Foreword Reviews

Mermaid Tears

A Michaels Middle School Story

Clarion Rating: 4 out of 5

Mermaid Tears is a touching middle grade story about the hard work of self-acceptance in the face of challenges.

Wrought with symbolism and heartache, Susan L. Read’s Mermaid Tears is a middle grade novel about a young girl overcoming her mental health challenges.

Sarah is fascinated with mermaids. Their lives seem so much easier than hers: she is teased at school, disappoints her parents, and struggles to understand her explosive feelings. As Sarah acts out, pushing away those she loves, she begins to feel that she will never be worthy of love. She decides to run away. But with the guidance of a kind teacher, she realizes that maybe she is worthy just the way she is.

The first half of the story centers around Sarah struggling to understand her feelings. The beginning is slow—exposition mixed with blow-by-blow descriptions of Sarah’s day. But then the plot picks up with Sarah lashing out at bully, Shannon; the earlier details begin to seem more relevant, and the clues to Sarah’s diagnosis come together.

Told from Sarah’s point of view, the story makes clear the damage that is done when parents mitigate their children’s feelings. Sarah tries to explain to her parents that she cannot control her behavior, resulting in a camping disaster, but is met with distrust. The second half of the story follows Sarah’s diagnosis of bipolar disorder and her work to manage it.

One of the story’s strengths is that it features Sarah’s parents’ growth as well: they begin to realize they were too harsh to her, and they seek family counseling. Mental health is never treated as an issue that one should deal with alone, but rather as a valid, ongoing struggle that friends and family ought to seek to understand. And other strong role models also provide guidance for Sarah, reminding her of her value. Her grandmother encourages art as an outlet for her emotions, and kind Mr. Douglas is the first to realize that Sarah’s struggles are not some personal failure, but something she herself does not understand.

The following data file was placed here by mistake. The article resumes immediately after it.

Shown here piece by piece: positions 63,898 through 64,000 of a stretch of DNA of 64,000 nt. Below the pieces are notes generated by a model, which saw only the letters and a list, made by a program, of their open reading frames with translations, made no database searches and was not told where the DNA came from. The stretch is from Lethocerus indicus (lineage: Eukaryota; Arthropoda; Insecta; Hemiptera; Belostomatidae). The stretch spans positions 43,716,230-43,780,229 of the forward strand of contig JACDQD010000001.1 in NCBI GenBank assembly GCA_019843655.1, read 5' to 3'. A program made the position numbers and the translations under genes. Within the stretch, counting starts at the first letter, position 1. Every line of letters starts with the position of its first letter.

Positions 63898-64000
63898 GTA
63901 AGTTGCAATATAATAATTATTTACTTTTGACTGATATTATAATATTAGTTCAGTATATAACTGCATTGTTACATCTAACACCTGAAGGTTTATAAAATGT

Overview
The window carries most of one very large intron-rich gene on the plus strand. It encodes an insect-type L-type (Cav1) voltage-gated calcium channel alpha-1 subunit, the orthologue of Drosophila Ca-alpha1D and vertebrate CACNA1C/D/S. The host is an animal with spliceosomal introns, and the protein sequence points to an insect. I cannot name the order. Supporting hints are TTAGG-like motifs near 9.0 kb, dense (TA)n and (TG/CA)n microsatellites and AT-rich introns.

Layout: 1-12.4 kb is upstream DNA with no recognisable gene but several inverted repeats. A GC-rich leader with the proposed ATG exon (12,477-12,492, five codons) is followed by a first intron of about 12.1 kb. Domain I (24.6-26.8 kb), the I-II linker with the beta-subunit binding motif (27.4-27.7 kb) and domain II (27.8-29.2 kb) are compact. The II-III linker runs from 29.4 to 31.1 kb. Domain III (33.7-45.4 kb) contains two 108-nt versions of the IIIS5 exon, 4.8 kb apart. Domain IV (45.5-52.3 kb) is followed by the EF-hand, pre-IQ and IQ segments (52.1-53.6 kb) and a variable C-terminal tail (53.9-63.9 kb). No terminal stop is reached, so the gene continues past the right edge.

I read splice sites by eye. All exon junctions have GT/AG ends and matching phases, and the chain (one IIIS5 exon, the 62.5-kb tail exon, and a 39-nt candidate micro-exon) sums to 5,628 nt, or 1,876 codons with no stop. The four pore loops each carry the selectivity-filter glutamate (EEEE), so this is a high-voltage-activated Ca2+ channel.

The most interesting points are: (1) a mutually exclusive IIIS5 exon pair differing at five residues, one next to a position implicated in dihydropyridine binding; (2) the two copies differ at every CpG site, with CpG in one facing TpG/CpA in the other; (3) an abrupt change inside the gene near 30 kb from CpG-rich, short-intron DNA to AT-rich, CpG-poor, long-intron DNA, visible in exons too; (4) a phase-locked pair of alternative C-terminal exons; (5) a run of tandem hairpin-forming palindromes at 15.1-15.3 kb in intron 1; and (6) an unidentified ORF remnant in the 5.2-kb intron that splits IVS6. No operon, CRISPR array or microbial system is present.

The mermaid motif is strong throughout the story. Sarah collects sea glass (mermaid tears) and ponders what could cause a mermaid to cry, when their lives seem so perfect. While the mermaids at first represent escape, and the sea represents a faraway world where no one could hurt Sarah, they gradually become a sign of victory. Sarah learns to accept even her messier parts, the tears alongside the beauty. Her mother encourages her to hang up her mermaid art, and the symbolism is epitomized in Sarah’s decision to finish the knitted mermaid she started with her grandmother, but abandoned when she felt too overwhelmed. The sea glass too becomes a sign of acceptance, a thing broken and yet turned into something beautiful, much like how Sarah feels. The poetry—usually involving mermaids—that is scattered throughout the book is another view into Sarah’s mind.

The book ends full of hope, not presenting a fully “cured” Sarah, but one who realizes that she is worthy of love even as she is. She learns how to deal in a healthy manner with her disorder. A sweet surprise at the end of the story closes it on a heartwarming note, with the reminder that the lessons learned from one own’s struggles can often be just the encouragement that another person needs.

Mermaid Tears is a touching middle grade story about the hard work of self-acceptance in the face of challenges.

Reviewed by Vivian Turnbull

Disclosure: This article is not an endorsement, but a review. The publisher of this book provided free copies of the book and paid a small fee to have their book reviewed by a professional reviewer. Foreword Reviews and Clarion Reviews make no guarantee that the publisher will receive a positive review. Foreword Magazine, Inc. is disclosing this in accordance with the Federal Trade Commission’s 16 CFR, Part 255.

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